ATV is an acronym for “All Terrain Vehicle” – a type of outdoor vehicle that we began to use in the United States in 1970 when the Honda Motor Company imported the all-terrain vehicle into our country for some market testing and evaluation. There were high hopes that this innovative product would create a buying frenzy.
However, during the testing-phase of these vehicles, the engineers who were responsible for testing these machines quickly learned that they were quite easy to flip over. Armed with this information, the rollover potential was passed to Honda, making note that the machine was unsafe.
Despite this warning – unfortunately for many of us – Honda refused to listen. Instead, they spent millions of dollars marketing this new off-road vehicle as a way to spend recreational time with your family – focusing on the fun-factor of these new machines, and downplaying the serious risks of injury when using one of these vehicles.
As time has proven to be true, in the following decades, the rollover statistics have been heartbreaking – with more than 10,000 deaths and millions of serious injuries directly caused by these vehicles. Making things worse, is that the ATV manufacturers automatically place blame on the rider and not the machine after one of these accidents has taken place.
If you have been hurt in an all-terrain-vehicle crash, the compassionate and experienced ATV accident lawyer team at Lewis & Keller can help. You may be eligible to receive compensation for damages and injuries that you have received while riding on – or driving – an ATV.
To find out if you have a case, please fill out the form to the left!
ATV Personal Injury & Accident Statistics
While the ATV industry often publicizes that ATV deaths and injuries are decreasing, the reality is that the statistics recently published by the medical community tell a very different story….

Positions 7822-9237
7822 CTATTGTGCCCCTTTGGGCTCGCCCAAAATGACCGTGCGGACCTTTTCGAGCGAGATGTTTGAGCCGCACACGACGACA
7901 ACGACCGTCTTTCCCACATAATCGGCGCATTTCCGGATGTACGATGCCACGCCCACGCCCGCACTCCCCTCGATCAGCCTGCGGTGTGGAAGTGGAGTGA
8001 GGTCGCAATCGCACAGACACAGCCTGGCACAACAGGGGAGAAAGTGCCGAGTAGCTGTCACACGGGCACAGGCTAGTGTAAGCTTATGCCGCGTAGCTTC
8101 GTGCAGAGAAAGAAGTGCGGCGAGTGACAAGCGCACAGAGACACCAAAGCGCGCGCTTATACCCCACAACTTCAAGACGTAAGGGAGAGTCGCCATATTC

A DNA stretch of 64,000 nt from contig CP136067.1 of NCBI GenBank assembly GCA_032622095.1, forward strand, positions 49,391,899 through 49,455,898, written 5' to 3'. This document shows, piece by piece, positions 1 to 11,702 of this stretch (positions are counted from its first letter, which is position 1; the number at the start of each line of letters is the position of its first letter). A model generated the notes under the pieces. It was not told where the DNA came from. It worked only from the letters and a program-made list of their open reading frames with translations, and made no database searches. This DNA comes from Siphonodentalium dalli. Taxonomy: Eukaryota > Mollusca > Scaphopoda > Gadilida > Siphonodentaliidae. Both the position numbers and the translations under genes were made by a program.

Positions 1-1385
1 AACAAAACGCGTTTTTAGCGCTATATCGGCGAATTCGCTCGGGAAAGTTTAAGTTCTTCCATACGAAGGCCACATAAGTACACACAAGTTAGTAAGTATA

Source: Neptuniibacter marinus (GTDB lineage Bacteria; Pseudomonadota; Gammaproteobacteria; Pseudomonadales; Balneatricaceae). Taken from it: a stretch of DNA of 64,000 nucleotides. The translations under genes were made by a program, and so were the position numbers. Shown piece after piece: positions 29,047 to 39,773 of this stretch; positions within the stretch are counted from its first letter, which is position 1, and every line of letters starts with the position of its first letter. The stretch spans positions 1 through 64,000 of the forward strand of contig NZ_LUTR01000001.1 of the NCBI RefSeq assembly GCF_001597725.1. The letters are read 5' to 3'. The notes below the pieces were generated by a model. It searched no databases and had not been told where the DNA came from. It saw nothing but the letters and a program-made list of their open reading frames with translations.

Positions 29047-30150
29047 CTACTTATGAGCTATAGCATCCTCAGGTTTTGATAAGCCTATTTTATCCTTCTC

From 2004 to 2008, there were an estimated 704,000 people injured while operating ATVs in the United States. During the same time period, about 3,372 people were killed. Sadly, almost 25 percent of those deaths were children under the age of 16.
With these statistics in mind – and as with any other activity that involves a risk of injury – when driving or riding an ATV, it is VERY important to learn about the safest way to drive that particular vehicle, before it’s too late. Read on for some simple ATV driving tips….
All-Terrain-Vehicle Driving Tips
Despite the alarming statistics of driver and passenger injuries that can result from driving these vehicles, if you do choose to operate an ATV, there are some common, practical precautions that you should keep in mind, to help minimize the chance of operator injury.
Some of those tips include:
- Do not drive ATVs with a passenger or ride as a passenger. Most ATVs are designed for only one person.
- Do not drive ATVs on paved roads. Because of the design of ATVs, they are difficult to control and fatalities often occur on paved roads.
- Do not permit children to drive or ride adult ATVs. Children are involved in about one-third of all ATV-related deaths and hospital emergency room injuries. Most of these occur when a child is on an adult-sized ATV.
- Do not drive ATVs while under the influence of alcohol or drugs.
North Carolina State Laws for ATVs
As an ATV driver, some VERY IMPORTANT North Carolina state laws that are worth knowing are:
- No one under age 8 may operate an All-Terrain-Vehicle.
- Children under age 12 may only operate an ATV that has an engine capacity of under 70cc.
- Children under age 16 may only operate an ATV that has a 90cc engine capacity or less.
- Children under age 16 must be supervised by a person at least age 18.
- Passengers may not be carried unless the vehicle was designed to carry passengers.
- All ATV operators must wear helmet and eye protection.
- ATV use on public streets and highways is prohibited except to cross.
- No ATV shall be operated without a lighted headlight and taillight from ½ hour after sunset to ½ hour before sunrise.
- Effective October 1, 2006, every ATV operator born on or after January 1, 1990, must have an ATV safety certificate.
- Persons using ATVs for farming, hunting or trapping are exempt from the law’s provisions.
Contact A North Carolina ATV Injury Lawyer
If you or a loved one has been injured driving an All-Terrain-Vehicle contact Lewis & Keller. Our Personal Injury Attorneys are waiting to help. With offices that service both Greensboro and Winston-Salem, our staff have the skills and experience to handle your ATV injury compensation claim. Our “No Fee Promise” ensures that there is never a fee unless we collect for you.
Let us fight for your fights.
To contact us today, simply fill out the Free Case Evaluation – it’s FREE!